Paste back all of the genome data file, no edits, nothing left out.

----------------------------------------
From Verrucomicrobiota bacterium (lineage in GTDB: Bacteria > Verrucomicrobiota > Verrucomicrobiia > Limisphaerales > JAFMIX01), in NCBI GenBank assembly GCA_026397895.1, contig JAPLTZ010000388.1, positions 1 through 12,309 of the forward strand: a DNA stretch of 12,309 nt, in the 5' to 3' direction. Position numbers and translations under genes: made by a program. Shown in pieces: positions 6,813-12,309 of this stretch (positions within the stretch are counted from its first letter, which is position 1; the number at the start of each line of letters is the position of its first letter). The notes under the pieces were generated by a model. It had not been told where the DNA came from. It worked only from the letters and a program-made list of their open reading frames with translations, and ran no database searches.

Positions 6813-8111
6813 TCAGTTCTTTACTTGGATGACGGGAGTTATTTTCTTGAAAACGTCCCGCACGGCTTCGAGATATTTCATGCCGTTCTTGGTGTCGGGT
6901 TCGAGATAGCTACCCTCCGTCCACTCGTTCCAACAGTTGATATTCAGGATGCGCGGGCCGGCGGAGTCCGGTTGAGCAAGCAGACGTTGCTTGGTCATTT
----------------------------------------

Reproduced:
From Verrucomicrobiota bacterium (lineage in GTDB: Bacteria > Verrucomicrobiota > Verrucomicrobiia > Limisphaerales > JAFMIX01), in NCBI GenBank assembly GCA_026397895.1, contig JAPLTZ010000388.1, positions 1 through 12,309 of the forward strand: a DNA stretch of 12,309 nt, in the 5' to 3' direction. Position numbers and translations under genes: made by a program. Shown in pieces: positions 6,813-12,309 of this stretch (positions within the stretch are counted from its first letter, which is position 1; the number at the start of each line of letters is the position of its first letter). The notes under the pieces were generated by a model. It had not been told where the DNA came from. It worked only from the letters and a program-made list of their open reading frames with translations, and ran no database searches.

Positions 6813-8111
6813 TCAGTTCTTTACTTGGATGACGGGAGTTATTTTCTTGAAAACGTCCCGCACGGCTTCGAGATATTTCATGCCGTTCTTGGTGTCGGGT
6901 TCGAGATAGCTACCCTCCGTCCACTCGTTCCAACAGTTGATATTCAGGATGCGCGGGCCGGCGGAGTCCGGTTGAGCAAGCAGACGTTGCTTGGTCATTT